Poster submarine Virginia class
A digital drawing of the Virginia class fast attack American submarine
The Virginia class is the latest generation of American attack submarines. It was inaugurated by the USS Virginia, commissioned in 2004.
The first generation of post-Cold War submarines, they differ from previous American submarines by their ability to patrol the depths of the oceans but also to operate in shallow coastal waters, an important asset in the fight against terrorism. .
It is intended to replace the Los Angeles class submarines, several of which have already been decommissioned. Designed in the 1990s and put into service from 2005, the Virgins feature many innovations.
They are the first submarines to be built without a periscope, replaced by two photonic masts, each containing several high resolution cameras with light amplifiers and infrared sensors and various other optical and electronic equipment.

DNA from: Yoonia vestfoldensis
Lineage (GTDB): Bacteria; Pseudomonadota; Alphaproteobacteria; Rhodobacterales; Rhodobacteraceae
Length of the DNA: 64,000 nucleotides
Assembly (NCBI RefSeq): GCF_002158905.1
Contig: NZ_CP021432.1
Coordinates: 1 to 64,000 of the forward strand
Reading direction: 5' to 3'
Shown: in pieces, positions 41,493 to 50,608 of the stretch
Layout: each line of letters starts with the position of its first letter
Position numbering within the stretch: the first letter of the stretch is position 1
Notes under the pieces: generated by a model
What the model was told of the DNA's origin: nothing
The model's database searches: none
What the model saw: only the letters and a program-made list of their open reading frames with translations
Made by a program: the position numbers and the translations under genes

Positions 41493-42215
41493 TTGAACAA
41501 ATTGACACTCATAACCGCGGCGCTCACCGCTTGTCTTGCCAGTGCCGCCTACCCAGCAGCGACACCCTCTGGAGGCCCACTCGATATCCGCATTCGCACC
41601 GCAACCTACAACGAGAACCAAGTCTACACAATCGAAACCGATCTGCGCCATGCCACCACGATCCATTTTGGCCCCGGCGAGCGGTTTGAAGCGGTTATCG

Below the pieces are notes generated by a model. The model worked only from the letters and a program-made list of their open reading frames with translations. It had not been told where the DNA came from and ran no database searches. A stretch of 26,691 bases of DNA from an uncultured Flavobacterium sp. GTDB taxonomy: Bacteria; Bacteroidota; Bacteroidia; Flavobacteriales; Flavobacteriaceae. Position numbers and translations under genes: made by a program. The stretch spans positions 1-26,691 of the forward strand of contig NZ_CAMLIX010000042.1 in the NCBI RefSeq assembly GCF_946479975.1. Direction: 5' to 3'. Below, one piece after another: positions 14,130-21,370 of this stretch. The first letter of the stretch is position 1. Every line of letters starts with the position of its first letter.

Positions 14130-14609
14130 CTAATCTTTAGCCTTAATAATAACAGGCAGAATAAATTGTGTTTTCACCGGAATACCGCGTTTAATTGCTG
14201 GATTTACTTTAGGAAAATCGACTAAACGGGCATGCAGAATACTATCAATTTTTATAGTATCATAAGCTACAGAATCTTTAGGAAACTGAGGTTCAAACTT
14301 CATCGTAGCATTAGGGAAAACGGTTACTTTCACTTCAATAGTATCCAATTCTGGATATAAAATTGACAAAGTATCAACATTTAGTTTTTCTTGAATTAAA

These submarines can launch unmanned underwater vehicles (drones) used, among other things, for mine action. They feature a computerized autopilot designed to reduce crew stress when navigating in shallow water.
Their hull is covered with synthetic materials to reduce the noise emitted by improving hydrodynamics.
The vessels of this class are equipped with a submarine airlock facilitating the submerged launching of special forces teams (Navy SEAL for example) by group of nine men, their equipment being pre-positioned in storage in the side of the submarine kiosk, accessible from the outside.
The Virginia class has armament similar to the Los Angeles class submarine, namely Mk-48 533 mm torpedoes, Harpoon sea-to-sea missiles, and Tomahawk vertical launch missiles.
More than twenty ships of this class should see the light of day.